In Los Angeles, we were staying in a hotel not far from Hollywood… Film stars Natalie Wood, Ingrid Bergman, Warren Beatty and Shirley MacLaine were sitting in the front rows of the stalls... But even the presence of such a large number of celebrities in the audience didn't produce as strong an impression as the rules set by the American trade unions. For example, our impresario Sol Hurok had to pay Shrine Auditorium musicians cancellation fees just because we had brought our own orchestra and they were not required to play. The trade union considered it a violation of the employment contract and obliged the entrepreneur to pay for the orchestra's downtime. 

Azary Plisetsky, a famous dancer and staff coach of Maurice Bejart's Company in Lausanne, conducts an exclusive master-class in Novosibirsk. 2008.

Or another example. At the Bolshoi it was customary to help the stagehands during a change of scenery. And, to get the stage ready for the next act more quickly, the dancers would untie the backcloths and help take away individual parts of the scenery. But in America all of our attempts to help provoked a storm of indignation among the stagehands. Chasing us away from the scenery, they shouted:

"You have no right to interfere in our work!"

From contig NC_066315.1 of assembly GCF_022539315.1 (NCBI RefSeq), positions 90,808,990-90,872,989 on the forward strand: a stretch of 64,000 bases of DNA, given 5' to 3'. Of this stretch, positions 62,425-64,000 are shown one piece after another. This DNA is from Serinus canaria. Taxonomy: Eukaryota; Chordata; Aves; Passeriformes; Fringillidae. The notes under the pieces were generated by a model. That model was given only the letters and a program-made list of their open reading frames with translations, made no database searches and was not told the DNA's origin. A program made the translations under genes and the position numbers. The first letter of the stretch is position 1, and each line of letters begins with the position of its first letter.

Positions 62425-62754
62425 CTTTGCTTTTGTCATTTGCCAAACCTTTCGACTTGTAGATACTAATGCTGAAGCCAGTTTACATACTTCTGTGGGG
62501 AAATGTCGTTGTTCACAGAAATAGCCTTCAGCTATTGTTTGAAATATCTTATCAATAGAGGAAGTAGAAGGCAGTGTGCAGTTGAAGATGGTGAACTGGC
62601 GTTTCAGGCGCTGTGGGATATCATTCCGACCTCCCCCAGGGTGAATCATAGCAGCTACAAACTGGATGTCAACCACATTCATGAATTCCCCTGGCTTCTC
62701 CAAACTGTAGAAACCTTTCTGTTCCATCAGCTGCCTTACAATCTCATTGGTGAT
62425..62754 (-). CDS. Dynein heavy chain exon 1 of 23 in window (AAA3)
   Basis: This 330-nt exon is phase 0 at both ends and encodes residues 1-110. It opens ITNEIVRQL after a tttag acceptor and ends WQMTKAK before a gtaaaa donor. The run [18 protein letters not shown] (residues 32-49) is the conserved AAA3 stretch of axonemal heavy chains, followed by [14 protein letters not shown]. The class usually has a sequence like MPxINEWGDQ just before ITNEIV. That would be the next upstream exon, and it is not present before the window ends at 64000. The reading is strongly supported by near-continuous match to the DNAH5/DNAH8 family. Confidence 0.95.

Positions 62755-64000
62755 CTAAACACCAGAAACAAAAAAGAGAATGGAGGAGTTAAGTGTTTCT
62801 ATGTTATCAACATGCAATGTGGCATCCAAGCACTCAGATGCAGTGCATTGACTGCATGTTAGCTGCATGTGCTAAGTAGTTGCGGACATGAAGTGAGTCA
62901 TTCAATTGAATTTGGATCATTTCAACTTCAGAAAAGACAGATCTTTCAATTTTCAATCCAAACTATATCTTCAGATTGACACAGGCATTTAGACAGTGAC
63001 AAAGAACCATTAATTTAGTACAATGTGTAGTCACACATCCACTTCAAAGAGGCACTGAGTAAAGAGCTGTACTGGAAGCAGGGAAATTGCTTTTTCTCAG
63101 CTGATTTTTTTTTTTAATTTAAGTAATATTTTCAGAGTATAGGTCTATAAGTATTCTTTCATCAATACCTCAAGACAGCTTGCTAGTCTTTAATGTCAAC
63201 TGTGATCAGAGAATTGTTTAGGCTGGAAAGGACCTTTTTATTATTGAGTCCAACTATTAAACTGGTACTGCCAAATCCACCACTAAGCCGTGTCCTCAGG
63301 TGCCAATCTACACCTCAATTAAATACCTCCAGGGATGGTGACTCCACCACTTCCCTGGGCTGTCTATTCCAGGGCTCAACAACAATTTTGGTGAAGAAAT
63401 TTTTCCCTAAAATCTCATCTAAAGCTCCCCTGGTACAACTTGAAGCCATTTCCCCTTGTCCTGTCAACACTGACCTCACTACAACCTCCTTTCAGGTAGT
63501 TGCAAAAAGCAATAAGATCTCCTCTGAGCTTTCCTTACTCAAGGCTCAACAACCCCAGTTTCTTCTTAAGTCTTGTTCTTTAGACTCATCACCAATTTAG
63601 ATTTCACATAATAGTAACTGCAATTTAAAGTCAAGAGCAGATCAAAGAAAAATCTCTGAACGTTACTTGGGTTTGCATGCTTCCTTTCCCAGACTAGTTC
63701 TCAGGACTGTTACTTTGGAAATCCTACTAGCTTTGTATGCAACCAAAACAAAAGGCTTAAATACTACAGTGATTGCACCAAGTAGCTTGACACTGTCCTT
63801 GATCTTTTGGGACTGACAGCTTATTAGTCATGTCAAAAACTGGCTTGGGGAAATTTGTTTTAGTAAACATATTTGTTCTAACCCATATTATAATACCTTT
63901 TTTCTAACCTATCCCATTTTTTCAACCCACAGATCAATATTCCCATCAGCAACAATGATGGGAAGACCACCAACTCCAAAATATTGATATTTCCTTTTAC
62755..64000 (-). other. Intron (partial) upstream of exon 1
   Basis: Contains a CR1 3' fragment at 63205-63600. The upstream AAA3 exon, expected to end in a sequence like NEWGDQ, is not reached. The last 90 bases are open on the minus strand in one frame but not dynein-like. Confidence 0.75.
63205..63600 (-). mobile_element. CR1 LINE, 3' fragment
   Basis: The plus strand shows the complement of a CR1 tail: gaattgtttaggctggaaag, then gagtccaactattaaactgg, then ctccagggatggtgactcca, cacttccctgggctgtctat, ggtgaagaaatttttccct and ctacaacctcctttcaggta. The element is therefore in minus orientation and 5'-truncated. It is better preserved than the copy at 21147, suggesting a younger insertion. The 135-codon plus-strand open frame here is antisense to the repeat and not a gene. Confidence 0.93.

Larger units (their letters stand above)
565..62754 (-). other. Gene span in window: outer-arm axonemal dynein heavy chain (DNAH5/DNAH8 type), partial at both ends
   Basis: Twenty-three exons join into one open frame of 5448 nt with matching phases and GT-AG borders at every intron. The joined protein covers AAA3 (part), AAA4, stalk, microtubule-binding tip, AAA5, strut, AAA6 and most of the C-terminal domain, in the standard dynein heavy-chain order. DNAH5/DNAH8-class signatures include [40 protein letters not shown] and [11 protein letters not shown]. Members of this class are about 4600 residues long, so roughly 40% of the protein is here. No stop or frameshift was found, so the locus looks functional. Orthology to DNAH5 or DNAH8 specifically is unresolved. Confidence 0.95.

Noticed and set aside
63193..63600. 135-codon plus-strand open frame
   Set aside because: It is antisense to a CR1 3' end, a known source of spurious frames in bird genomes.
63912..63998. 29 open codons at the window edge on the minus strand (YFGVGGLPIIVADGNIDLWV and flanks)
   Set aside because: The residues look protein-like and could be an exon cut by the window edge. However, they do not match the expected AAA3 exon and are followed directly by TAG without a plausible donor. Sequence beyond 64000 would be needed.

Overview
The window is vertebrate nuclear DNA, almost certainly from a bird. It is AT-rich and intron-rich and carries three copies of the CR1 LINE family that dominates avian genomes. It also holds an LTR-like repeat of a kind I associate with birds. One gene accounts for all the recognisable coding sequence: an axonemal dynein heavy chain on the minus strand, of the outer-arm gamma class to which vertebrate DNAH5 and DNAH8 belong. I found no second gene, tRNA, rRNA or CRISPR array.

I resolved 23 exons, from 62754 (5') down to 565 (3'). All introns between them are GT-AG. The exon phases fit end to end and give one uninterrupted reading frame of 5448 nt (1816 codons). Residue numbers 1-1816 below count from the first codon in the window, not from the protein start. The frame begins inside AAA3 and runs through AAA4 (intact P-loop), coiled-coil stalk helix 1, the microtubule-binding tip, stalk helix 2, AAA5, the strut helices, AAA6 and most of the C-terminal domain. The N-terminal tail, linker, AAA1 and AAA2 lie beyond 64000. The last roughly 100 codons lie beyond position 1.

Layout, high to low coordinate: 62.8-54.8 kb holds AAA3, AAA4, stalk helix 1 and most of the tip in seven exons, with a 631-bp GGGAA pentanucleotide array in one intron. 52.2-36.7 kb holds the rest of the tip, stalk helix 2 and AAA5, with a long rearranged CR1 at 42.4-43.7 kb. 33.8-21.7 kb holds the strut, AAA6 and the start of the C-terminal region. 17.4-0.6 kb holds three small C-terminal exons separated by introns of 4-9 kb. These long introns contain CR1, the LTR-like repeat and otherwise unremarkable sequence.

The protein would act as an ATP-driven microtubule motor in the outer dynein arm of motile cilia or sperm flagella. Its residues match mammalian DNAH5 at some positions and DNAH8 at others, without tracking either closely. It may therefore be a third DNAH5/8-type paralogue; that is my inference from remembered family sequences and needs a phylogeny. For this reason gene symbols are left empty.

And meanwhile we were sincerely trying to help the working class, whose representatives, as it turned out later, earned much more than our soloists. Perhaps it was this circumstance that allowed them to feel somewhat superior towards the guest performers from the USSR and constantly practise their wit on them. Once, for fun, one of the stage workers attached small electrical leads to a bench used as a prop in Giselle. When somebody sat on the bench, one of the pranksters sat down next to them and pressed a button to cause a weak but perceptible electric shock. The Bolshoi's principal designer Vadim Fedorovich Ryndin fell for this joke. Checking the scenery before a performance, he sat on the bench without suspecting anything. An unflappable stage worker sat down next to him and pressed the button. Feeling the electric shock, Ryndin jumped up where he sat and burst into a stream of terrible abuse, which was met by Homeric laughter. It was just as well that they remembered to disconnect the bench before the actual performance, in which Giselle was to sit down to pluck the petals of a daisy in a game of "he loves me, he loves me not."